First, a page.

Wang Huiyao: New opportunities, new responsibilities

By Wang Huiyao |

President of the Center for China and Globalization(CCG) 

While continuing to be the primary engine for global growth, China is also playing a bigger role in global affairs

This year marks the beginning of a new decade. Over the next 10 years, through further opening-up to the world, China will not only achieve domestic growth but also play a larger and more multidimensional role in global affairs.

This is in line with both China's rising stature and the evolving geopolitical context. In recent years, the world has become increasingly multipolar with the rise of China, India, Brazil and other emerging market economies. At the same time, rising transnational challenges such as global warming, rising inequality and the push back against globalization call for multilateral solutions. However, with the trend toward unilateralism, international cooperation is under strain.

Amid this changing geopolitical context and need for global governance solutions, with its growing economic clout, China is set to play a bigger role and assume more global responsibilities in the 2020s and beyond.

Economically, China will continue to be the primary engine of global growth as it opens its vast market to the world, improves the investment environment, and seeks mutually-beneficial cooperation with other countries.

The year 2020 is a crucial year for China's opening-up. On Jan 1, the new Foreign Investment Law came into force. This year is also the final year of the 13th Five-Year Plan (2016-20) and will see the formation of the 14th Five-Year Plan (2021-25).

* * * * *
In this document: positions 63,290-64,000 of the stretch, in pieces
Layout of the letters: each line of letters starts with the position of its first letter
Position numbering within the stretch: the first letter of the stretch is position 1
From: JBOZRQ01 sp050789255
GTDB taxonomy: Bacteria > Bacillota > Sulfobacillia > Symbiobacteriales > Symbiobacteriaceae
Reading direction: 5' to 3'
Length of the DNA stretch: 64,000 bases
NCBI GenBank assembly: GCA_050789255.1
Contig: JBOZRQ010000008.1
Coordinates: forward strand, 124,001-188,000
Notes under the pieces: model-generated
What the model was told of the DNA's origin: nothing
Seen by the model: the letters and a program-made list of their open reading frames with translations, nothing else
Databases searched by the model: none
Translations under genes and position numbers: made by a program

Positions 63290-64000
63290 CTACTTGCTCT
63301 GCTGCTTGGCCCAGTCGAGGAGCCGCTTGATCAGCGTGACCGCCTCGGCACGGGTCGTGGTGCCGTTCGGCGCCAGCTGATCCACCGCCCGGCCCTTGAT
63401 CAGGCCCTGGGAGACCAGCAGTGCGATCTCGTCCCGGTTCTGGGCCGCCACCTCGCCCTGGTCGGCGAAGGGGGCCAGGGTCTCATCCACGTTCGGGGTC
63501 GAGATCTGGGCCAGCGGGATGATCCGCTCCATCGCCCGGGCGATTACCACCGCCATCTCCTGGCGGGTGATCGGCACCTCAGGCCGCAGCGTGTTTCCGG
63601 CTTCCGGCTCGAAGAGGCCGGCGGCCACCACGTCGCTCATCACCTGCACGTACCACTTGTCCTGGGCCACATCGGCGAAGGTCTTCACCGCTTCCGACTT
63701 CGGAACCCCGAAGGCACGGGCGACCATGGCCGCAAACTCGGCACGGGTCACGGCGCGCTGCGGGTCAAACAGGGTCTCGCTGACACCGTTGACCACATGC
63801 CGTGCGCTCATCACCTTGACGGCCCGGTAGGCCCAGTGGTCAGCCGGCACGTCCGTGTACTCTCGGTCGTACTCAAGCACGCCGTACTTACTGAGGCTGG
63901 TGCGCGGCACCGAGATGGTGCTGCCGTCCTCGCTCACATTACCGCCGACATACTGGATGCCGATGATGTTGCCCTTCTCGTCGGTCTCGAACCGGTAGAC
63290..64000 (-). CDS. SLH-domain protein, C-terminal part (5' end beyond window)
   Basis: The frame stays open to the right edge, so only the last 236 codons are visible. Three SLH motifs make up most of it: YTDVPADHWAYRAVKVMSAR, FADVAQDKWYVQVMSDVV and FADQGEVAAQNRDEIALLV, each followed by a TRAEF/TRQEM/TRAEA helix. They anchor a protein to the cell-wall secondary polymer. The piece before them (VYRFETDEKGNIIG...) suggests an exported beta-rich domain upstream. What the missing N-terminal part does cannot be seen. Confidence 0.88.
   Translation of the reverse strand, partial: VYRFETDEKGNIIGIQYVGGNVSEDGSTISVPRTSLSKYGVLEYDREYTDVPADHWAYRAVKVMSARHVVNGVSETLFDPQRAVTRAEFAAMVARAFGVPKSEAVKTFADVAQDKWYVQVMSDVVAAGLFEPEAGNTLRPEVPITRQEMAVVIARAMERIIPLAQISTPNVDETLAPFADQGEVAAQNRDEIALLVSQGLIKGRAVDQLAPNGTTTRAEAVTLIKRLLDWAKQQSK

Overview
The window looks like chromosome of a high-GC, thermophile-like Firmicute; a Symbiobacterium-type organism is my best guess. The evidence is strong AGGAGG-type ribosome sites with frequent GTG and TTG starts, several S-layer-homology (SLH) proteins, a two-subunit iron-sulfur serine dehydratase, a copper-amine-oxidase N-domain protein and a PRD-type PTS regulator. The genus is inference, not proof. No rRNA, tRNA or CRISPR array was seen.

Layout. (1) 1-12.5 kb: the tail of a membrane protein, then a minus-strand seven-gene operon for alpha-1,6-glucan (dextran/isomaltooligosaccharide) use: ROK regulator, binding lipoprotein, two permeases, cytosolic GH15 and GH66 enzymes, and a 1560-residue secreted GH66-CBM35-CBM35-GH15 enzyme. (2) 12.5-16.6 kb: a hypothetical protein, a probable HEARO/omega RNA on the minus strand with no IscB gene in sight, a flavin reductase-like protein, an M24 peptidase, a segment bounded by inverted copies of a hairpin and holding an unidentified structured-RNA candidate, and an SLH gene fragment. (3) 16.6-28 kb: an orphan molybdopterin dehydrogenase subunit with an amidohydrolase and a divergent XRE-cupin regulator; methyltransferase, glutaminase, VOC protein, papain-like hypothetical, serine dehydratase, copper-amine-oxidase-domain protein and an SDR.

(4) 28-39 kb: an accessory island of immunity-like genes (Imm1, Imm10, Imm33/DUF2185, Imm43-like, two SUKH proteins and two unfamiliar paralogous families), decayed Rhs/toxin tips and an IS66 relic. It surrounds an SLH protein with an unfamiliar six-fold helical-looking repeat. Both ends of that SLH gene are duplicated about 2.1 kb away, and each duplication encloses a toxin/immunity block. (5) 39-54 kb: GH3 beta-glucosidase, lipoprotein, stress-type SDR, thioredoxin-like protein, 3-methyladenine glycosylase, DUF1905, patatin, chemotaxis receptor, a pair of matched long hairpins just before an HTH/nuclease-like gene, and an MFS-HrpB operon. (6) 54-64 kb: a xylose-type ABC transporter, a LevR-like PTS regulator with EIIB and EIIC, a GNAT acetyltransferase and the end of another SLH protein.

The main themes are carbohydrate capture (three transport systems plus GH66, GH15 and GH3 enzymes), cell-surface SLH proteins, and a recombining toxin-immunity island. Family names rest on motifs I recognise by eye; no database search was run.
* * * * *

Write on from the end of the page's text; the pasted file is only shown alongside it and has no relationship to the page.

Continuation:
China's giant and growing middle-income group offers great opportunities to other countries. With continued market opening, such as the lifting of ownership restrictions in the financial services sector this year, China continues to attract more foreign investments. In turn, international investment banks such as Citibank, HSBC and JP Morgan Chase & Co, have introduced fintech to provide high-quality services for new economy enterprises in China.

In addition to this vast consumer potential, as China's innovation-oriented development continues, the country is leading in new technologies, including artificial intelligence, 5G and cloud computing. Driven by technology and capital, China's traditional industries such as retail, automaking and real estate are upgrading, and new applications are also expanding. Tech firms, such as Alibaba, Huawei, ByteDance, and other unicorns, are expanding in the international market, bringing new products and services to consumers and businesses around the world.

With its growing economic influence, China also needs to think about its role and responsibilities on the world stage.

In particular, China has the potential to reinvigorate global governance. More countries are expecting China to play a bigger role in this area. In a recent speech, Alan Wolff, deputy director-general of the World Trade Organization, said that China has the ability to lead WTO reform and expressed hopes that China will help draft and implement the WTO 2025 agenda. Indeed, China should take on more international responsibilities and actively participate in the international agenda.

China is also well-placed to be a global convener and contributor of new ideas. Over the coming decade, China will continue to be a firm defender, supporter and practitioner of multilateralism. With more participation in international forums and as well as hosting its own, China is actively engaging with the world.

The New Economy Forum, successfully held in Beijing by Bloomberg and the China Center for International Economic Exchanges last November, is a good example of the later.

Platforms such as the New Economy Forum, the Boao Forum for Asia and Summer Davos serve as a window for the world to see and understand China, which is conducive to China's further integration into the international community. Therefore, China should encourage more events organized by international institutions to be held in China. This will bring diversified ideas into China and let China's voice be heard around the world.